The textbooks call a Social Enterprise:
“a profit-making venture set-up to tackle a social need”
Many commercial businesses might consider themselves to have a social objective, but a Social Enterprise is unique because their social purpose is central to what they are. Rather than maximising shareholder value, their aim is to generate profit to further their social purpose. Some commentators describe this as “not-for-profit” as their profits are not distributed to financial investors, this is misleading as it implies they are unbusiness-like. It is better said that profits of the business is used to support its social aim or that the business itself accomplishes the social aim through its operation.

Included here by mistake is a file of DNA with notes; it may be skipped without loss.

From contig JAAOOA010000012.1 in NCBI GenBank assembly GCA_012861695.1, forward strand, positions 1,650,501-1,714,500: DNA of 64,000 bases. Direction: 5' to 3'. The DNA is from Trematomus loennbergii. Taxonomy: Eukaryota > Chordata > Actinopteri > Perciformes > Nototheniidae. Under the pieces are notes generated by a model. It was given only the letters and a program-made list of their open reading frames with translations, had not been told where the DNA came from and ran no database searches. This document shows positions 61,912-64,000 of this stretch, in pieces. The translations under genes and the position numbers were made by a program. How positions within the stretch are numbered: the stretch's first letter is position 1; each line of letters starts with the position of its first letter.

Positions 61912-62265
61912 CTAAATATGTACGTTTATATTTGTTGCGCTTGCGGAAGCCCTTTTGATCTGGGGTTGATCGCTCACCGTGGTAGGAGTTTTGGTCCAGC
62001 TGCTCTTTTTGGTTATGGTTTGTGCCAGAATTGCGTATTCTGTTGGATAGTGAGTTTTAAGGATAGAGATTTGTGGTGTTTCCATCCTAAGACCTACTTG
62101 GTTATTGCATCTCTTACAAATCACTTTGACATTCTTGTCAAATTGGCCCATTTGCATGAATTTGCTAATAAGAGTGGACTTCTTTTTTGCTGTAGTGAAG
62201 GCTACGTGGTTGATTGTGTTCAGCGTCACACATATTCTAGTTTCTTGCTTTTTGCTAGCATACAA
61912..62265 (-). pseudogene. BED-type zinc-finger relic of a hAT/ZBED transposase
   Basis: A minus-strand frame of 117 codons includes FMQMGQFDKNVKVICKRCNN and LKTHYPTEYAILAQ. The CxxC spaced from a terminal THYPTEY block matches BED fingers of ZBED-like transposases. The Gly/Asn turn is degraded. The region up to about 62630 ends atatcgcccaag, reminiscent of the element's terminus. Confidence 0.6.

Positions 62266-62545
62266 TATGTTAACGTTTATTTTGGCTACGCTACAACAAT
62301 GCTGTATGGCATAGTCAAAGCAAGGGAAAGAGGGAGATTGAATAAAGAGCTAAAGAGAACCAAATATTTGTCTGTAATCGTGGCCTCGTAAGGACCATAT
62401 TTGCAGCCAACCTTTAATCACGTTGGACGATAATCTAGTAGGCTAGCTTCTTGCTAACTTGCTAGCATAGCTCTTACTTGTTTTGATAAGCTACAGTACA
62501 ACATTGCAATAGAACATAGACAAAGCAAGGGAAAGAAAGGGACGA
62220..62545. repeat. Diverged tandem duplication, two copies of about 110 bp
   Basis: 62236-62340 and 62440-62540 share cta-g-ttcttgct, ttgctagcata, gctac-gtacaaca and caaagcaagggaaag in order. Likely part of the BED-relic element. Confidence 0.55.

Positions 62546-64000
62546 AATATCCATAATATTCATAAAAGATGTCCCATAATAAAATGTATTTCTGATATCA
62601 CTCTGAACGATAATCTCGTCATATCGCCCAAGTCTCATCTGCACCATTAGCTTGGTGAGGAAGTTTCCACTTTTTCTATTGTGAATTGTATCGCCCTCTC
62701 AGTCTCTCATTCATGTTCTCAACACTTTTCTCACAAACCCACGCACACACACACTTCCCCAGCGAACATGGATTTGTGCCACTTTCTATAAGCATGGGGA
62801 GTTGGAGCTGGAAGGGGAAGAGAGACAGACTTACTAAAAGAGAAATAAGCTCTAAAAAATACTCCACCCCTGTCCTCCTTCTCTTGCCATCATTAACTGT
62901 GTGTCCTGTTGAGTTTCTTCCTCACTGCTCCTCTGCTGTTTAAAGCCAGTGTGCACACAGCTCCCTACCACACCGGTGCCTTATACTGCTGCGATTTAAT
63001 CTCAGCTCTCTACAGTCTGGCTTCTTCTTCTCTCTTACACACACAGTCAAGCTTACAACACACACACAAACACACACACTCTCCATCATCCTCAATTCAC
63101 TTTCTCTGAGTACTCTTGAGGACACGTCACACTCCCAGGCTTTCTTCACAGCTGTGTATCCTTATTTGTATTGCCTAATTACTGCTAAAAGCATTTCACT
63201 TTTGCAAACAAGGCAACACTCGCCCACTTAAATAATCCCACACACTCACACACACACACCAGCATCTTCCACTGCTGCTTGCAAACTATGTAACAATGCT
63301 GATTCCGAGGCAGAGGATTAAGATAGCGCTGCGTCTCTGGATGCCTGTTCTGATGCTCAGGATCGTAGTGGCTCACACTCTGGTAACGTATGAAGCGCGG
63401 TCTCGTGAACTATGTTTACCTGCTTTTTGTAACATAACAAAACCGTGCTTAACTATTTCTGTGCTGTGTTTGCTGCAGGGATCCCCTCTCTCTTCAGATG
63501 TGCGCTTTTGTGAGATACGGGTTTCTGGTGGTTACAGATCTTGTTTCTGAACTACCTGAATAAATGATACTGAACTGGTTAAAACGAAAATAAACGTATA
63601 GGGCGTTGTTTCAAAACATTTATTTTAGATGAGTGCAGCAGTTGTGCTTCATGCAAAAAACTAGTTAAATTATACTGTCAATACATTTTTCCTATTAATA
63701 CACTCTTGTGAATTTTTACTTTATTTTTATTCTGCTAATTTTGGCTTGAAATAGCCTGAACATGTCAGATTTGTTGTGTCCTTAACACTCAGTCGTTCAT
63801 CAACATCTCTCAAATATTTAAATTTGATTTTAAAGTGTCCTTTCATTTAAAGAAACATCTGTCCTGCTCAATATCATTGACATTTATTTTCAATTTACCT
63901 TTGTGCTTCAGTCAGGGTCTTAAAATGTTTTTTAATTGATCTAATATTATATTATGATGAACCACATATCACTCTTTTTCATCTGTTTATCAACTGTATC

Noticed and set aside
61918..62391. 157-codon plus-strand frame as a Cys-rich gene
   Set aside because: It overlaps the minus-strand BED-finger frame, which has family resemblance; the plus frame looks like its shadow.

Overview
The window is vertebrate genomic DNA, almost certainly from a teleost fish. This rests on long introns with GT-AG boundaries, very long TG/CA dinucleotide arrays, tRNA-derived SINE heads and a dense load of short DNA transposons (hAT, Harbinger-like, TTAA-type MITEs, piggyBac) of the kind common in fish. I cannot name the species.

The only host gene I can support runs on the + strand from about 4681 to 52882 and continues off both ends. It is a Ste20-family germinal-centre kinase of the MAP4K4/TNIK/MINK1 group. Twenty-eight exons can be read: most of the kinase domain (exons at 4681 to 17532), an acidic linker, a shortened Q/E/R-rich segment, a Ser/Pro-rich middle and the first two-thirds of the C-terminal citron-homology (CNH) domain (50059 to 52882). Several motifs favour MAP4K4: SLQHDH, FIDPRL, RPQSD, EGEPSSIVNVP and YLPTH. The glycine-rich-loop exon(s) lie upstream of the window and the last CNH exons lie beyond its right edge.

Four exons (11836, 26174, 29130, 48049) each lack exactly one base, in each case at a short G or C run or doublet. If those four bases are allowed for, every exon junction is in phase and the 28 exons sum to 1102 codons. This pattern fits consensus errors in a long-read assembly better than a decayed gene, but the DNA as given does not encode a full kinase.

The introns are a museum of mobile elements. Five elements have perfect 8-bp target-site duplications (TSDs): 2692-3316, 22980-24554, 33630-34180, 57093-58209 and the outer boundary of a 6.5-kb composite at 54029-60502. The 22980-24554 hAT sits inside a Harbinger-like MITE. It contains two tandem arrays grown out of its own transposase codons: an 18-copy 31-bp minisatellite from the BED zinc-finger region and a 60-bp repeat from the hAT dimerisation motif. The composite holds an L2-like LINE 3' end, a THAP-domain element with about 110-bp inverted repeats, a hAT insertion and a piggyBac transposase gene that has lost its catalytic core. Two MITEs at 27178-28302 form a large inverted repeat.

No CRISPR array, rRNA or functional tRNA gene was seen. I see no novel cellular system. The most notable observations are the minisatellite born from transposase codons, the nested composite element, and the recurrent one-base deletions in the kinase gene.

However, there are some misleading interpretations of the term “Social Enterprise” particularly new businesses or well-meaning charities who try to ride a wave of popular support for Social Enterprises in the community. Nevertheless, despite the owners best motives and goals to establish a business based on meeting social outcomes they can’t truly be called a Social Enterprise if their major income is derived from other sources and not trading. Further, if there are no binding or legal structures in place to ensure profits go to continue to support its social purpose long-term. Consequently is best to discriminate between what is a socially responsible business, a charity and Social Enterprise.